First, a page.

MONITORING AND ONGOING TREATMENT

In many centres patients have their surgery or radiotherapy and then may see one or two specialists for check-ups. At Macquarie University Hospital, if you’ve just received surgery and radiotherapy, then you will be given alternate appointments between your surgeon and radiation oncologist. If you have seen our three treating partners – a surgeon, radiation oncology and medical oncologist – you will see all of us with alternating appointments perhaps every 3 to 4 months for the first couple of years and then every 6 months.

At each ‘anniversary’ of your treatment you may need to have more tests done. This may will involve further mammography, ultrasound and sometimes MRI scanning. Many patients wonder why we do not perform PET scans or CT scans every year. This is because the international guidelines including the British, US, Canadian and Australian guidelines have shown that such tests cause unnecessary stress associated with false positives and sometimes have extra radiation.  It is also proven that having these scans unneccesarily does not improve patient outcomes. Your team will order a scan if there is a need for one.

Lymphoedema Monitoring & Treatment

Before treatment we aim to measure the difference in fluid levels between your arms. This involves a quick and easy technique called bioimpedance spectroscopy, also known as L-Dex. Patients who have lymph node surgery or radiotherapy to lymph nodes may be at risk of developing lymphoedema, which is some swelling in the arm or breast. We recommend that these patients, along with those who have had therapies called ‘taxanes’, to see our lymphoedema therapists regularly for ongoing monitoring of your arm. Patients who require lympoedema management are treated through the well-established Lymphoedema Clinical Care and Research Program at Macquarie University Hospital. Early intervention involves the fitting of a compression sleeve to reduce and control the swelling by our specially trained team of lymphoedema management experts. In appropriate cases, lymphoedema that develops after breast cancer surgery can be treated surgically, through the application of liposuction. This surgical technique was first brought to Australia by Dr Helen Mackie, a rehabilitation specialist providing lymphoedema management to cancer patients at Macquarie University Hospital.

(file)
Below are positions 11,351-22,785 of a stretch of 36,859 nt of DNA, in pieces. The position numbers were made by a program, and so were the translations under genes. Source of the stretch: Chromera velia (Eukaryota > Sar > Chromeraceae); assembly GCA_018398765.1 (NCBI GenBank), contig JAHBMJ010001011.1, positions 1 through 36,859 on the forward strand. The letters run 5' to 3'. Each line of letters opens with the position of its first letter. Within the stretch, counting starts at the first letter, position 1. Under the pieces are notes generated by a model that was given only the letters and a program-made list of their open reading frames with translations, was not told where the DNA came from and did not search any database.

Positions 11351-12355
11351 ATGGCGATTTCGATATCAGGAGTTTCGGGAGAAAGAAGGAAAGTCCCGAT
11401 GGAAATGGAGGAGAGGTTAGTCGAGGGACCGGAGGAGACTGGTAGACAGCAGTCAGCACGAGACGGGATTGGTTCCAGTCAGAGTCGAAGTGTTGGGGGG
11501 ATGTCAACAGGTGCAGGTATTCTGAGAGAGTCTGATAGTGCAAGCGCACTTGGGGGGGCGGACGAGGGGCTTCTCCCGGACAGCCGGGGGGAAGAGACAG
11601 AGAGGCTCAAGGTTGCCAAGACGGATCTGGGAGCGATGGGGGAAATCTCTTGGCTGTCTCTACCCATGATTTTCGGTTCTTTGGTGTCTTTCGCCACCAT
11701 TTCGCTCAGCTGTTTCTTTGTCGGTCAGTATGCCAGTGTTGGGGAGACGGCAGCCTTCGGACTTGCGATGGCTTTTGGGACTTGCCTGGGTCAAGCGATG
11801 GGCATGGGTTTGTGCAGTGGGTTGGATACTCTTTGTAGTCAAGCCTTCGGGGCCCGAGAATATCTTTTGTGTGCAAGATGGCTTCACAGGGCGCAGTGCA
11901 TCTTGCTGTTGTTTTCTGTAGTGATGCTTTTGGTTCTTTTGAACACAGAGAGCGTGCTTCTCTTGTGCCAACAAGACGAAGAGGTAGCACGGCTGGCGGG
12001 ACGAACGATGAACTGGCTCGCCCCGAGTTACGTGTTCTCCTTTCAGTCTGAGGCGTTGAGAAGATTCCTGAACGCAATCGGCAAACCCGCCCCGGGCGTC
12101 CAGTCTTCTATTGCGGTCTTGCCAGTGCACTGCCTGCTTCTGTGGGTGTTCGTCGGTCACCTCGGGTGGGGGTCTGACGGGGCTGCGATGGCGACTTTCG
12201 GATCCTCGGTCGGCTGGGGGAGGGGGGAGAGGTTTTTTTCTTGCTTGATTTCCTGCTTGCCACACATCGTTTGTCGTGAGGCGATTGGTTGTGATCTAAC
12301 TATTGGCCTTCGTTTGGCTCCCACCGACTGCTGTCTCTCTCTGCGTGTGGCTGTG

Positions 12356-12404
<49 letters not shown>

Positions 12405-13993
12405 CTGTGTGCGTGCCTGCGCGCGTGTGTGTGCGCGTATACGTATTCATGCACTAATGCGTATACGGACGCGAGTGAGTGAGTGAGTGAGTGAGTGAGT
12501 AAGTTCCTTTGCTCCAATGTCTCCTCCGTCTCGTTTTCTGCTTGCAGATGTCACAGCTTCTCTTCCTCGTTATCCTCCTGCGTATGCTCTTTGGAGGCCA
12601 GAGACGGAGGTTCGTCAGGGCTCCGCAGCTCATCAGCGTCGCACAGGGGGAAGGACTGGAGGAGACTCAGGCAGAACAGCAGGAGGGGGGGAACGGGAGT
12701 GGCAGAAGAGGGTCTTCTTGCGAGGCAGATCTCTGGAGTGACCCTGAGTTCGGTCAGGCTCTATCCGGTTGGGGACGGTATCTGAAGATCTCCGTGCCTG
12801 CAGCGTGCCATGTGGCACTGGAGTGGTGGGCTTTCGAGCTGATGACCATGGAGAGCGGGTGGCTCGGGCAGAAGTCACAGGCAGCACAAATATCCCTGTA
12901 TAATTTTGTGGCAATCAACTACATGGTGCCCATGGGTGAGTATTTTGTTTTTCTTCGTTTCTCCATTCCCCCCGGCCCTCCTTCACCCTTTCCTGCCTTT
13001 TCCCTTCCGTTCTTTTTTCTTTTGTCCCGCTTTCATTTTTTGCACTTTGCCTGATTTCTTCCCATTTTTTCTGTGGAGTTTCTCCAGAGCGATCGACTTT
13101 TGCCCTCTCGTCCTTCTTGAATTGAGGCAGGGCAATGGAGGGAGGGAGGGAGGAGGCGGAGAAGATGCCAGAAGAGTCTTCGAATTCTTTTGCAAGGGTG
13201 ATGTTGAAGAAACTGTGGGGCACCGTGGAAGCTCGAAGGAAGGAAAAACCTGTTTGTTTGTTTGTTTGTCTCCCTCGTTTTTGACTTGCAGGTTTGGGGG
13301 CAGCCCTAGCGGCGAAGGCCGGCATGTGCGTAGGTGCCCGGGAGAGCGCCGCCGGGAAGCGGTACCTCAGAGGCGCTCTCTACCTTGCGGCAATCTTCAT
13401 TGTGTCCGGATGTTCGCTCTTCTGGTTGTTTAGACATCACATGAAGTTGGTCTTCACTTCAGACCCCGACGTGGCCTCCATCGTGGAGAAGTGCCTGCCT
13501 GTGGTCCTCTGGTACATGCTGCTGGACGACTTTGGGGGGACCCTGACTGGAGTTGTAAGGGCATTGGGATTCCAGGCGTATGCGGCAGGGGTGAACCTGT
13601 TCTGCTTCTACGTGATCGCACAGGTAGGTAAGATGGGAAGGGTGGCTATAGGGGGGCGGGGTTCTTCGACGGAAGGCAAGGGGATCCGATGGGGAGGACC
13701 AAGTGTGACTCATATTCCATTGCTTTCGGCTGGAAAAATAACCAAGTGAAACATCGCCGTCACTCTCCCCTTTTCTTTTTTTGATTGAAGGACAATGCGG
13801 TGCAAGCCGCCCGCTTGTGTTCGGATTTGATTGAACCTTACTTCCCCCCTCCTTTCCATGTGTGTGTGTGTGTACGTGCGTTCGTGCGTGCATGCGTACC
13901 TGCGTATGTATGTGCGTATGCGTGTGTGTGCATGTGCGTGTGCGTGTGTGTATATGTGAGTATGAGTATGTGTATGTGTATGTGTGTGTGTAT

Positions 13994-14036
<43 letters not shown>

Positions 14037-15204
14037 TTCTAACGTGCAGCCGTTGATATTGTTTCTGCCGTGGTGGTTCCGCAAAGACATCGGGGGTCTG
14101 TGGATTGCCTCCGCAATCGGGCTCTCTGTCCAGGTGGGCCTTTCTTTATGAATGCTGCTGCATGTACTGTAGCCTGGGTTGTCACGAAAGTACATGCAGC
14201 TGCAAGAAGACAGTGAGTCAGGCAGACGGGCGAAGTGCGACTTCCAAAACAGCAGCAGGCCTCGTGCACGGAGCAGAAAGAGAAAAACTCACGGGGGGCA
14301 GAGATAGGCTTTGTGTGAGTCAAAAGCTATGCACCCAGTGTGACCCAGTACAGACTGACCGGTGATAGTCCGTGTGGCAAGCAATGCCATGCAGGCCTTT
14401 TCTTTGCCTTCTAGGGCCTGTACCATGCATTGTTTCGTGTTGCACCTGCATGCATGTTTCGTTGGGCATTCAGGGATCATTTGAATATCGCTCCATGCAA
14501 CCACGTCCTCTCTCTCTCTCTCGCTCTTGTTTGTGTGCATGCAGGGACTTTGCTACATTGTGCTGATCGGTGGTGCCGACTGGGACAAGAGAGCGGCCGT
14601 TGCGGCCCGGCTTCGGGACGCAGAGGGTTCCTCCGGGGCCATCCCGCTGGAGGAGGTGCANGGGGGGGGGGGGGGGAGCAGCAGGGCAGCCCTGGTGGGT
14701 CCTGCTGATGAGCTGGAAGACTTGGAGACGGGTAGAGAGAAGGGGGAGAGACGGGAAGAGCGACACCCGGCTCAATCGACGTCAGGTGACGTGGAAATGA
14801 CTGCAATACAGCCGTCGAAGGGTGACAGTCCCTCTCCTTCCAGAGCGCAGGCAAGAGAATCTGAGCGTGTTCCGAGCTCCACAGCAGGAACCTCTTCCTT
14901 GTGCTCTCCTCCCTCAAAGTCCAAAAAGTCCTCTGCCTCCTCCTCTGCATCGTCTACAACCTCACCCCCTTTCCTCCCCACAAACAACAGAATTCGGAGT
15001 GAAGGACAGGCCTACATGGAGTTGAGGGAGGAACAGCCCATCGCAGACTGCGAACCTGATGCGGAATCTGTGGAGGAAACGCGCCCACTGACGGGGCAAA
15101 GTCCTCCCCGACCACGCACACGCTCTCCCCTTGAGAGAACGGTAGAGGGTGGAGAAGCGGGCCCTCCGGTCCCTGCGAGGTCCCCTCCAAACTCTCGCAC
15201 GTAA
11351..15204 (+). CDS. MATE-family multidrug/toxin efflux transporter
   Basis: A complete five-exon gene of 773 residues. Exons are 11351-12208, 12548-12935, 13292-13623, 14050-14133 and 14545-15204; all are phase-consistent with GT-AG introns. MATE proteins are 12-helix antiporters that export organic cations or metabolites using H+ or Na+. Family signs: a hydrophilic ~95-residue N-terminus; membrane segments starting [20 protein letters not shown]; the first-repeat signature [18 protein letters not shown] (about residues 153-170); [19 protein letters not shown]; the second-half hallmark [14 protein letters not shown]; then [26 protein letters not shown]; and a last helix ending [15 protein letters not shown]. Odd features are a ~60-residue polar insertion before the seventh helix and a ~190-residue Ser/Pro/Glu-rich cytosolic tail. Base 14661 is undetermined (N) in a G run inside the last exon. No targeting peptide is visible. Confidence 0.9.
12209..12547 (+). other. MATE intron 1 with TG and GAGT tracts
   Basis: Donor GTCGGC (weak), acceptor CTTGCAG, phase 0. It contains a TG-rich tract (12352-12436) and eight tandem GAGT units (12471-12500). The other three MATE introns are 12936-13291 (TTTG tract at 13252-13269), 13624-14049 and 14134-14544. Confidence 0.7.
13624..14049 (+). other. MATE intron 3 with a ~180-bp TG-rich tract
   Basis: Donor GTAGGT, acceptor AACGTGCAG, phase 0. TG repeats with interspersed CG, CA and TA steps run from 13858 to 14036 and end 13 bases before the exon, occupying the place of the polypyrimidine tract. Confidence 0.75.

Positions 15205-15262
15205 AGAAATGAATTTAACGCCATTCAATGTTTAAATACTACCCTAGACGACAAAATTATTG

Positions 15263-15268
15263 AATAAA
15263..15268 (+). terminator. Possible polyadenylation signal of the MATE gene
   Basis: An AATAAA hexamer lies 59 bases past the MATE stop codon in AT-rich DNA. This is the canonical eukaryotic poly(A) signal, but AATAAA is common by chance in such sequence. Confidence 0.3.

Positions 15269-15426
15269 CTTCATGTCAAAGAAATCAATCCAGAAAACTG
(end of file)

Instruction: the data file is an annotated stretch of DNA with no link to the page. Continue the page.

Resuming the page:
Macquarie University is also the coordinating Australian site for a large international research trial, which aims to detect early fluid changes in the arm by comparing tape measurements to L-Dex measurements.

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